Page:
In my last post I said that I seemed to have accidentally set off interrupt triggers by writing to the wrong bits of a register. It got me to wondering whether something like Ada might be a better bet. I guess Rust might be an an interesting alternative, but I couldn’t get a successful compile for the Pico.
I’m running Debian Stable, and I’m suspecting that the Ada compiler might be a little old. So I used a more recent version which I downloaded from AdaCore.
I think you also need a utility called “alire”, the Ada Library Repository. I’m a bit hazy of the details, and how I got the whole thing working. Here is a simple blink sketch:
-- -- Copyright 2021 (C) Jeremy Grosser -- -- SPDX-License-Identifier: BSD-3-Clause -- with RP.Device; with RP.Clock; with RP.GPIO; with Pico; procedure Main is begin RP.Clock.Initialize (Pico.XOSC_Frequency); Pico.LED.Configure (RP.GPIO.Output); RP.Device.Timer.Enable; loop Pico.LED.Set; RP.Device.Timer.Delay_Milliseconds (100); Pico.LED.Clear; RP.Device.Timer.Delay_Milliseconds (900); end loop; end Main;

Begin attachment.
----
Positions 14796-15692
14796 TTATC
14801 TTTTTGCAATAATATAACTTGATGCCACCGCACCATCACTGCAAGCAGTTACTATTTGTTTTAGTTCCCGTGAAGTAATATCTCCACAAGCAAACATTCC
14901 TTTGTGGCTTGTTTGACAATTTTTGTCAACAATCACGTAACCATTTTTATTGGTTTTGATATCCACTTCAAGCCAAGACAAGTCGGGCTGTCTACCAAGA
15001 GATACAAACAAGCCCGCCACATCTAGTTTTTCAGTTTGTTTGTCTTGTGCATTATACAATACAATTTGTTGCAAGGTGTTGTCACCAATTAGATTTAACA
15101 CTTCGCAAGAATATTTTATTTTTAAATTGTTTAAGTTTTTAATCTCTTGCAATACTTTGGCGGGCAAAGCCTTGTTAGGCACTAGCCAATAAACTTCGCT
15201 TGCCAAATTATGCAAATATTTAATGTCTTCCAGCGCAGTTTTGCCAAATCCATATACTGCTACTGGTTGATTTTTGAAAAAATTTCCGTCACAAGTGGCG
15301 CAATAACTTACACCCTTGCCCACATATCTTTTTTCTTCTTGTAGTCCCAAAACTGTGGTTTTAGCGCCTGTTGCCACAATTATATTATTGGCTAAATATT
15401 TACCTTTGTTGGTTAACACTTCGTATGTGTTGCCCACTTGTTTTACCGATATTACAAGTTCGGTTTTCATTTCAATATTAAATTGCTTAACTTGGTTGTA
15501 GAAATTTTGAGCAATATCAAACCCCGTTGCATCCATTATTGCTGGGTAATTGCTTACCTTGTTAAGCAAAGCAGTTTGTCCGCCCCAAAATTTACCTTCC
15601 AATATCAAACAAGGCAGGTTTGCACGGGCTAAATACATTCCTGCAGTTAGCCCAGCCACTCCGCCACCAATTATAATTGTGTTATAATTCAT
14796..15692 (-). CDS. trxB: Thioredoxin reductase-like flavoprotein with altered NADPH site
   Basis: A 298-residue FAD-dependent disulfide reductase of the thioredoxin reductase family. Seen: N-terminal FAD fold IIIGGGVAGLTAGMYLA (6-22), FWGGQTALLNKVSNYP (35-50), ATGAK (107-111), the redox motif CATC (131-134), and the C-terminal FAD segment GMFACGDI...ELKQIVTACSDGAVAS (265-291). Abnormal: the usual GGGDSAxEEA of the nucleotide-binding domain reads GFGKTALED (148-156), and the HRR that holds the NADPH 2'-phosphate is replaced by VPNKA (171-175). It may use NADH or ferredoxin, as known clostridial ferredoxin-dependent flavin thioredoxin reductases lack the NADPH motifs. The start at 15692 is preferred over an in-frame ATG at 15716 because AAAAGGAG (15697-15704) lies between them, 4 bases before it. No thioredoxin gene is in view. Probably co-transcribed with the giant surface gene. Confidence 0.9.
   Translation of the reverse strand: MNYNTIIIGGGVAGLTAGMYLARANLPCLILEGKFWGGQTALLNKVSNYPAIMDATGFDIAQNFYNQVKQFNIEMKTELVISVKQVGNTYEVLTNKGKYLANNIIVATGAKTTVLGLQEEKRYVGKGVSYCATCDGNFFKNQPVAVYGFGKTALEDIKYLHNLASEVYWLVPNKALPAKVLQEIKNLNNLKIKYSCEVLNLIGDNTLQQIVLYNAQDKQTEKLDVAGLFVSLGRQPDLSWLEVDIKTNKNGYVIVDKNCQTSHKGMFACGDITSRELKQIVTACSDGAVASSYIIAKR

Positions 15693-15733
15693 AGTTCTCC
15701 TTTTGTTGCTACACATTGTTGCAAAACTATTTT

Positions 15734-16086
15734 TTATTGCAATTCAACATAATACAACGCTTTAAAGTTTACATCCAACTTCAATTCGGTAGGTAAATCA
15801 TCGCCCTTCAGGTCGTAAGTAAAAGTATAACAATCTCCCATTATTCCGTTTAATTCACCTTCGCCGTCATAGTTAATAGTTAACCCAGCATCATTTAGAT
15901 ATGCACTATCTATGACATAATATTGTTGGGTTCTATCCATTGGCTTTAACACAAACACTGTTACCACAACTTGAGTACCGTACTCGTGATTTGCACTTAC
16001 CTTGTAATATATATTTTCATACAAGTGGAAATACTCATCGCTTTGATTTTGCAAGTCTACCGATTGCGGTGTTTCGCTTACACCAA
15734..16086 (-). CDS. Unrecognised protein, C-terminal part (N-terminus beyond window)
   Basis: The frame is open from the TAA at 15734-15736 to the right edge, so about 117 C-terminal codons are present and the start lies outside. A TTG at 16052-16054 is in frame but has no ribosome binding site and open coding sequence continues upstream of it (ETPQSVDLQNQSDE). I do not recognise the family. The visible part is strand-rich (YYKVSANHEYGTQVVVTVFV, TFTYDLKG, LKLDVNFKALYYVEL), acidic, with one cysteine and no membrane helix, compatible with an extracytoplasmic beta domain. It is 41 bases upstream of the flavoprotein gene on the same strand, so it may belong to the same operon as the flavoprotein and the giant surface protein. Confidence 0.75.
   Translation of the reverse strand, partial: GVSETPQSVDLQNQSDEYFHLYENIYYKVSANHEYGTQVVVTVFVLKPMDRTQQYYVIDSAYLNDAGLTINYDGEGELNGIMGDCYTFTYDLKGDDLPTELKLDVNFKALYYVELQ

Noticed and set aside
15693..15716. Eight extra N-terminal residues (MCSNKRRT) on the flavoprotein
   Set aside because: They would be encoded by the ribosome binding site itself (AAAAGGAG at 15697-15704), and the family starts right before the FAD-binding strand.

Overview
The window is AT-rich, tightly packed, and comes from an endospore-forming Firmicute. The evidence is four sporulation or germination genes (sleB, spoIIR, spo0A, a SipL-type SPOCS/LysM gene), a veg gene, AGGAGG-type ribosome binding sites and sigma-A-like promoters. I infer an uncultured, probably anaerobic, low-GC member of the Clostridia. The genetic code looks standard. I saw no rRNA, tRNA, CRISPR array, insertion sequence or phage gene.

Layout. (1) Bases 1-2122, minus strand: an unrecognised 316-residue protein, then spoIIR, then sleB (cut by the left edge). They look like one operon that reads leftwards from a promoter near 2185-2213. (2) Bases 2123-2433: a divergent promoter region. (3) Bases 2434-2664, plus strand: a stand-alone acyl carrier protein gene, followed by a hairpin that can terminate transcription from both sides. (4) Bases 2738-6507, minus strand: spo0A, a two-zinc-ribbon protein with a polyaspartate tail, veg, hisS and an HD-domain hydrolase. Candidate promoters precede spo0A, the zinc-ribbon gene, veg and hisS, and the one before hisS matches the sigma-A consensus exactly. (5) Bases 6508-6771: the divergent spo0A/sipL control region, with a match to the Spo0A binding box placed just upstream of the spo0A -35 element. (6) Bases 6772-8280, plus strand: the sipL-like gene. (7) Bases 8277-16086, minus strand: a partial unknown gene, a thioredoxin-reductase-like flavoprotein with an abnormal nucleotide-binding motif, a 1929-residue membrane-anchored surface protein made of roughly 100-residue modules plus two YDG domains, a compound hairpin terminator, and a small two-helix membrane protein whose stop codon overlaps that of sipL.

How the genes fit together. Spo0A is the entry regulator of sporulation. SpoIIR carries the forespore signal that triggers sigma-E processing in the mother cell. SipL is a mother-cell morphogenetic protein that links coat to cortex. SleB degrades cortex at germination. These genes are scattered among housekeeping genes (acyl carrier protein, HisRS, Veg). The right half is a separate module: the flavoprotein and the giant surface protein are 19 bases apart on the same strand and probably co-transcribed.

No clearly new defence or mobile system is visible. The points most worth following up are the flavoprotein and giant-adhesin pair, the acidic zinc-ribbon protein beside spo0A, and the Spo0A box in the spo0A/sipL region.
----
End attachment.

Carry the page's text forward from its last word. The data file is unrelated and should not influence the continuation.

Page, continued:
You can find my set-up here. It uses a Makefile, which I prefer. The GNAT Programming Studio that comes with Debian seems quite snappy, but as I already said, the project doesn’t seem to build for whatever reason.
The Pico libraries are described in further detail in Jeremy Grosser’s blog.
I’ve nothing insightful add, as I’m completely new to Ada myself. I just thought it was worthwhile giving an interesting-looking project a bit of publicity.
Update 2021-07-15: I tried to get tasks working, but it appears to be an unsupported feature for the Pico. Hmmm, that’s disappointing. That removes much of the attraction of Ada for me. I have also found out today that C supports bit-fields. C++ definitely does.You’d think that feature would be heavily used in embedded systems, but I’m not aware of any library that does. That might be worth playing around with to see if it makes things a tad easier.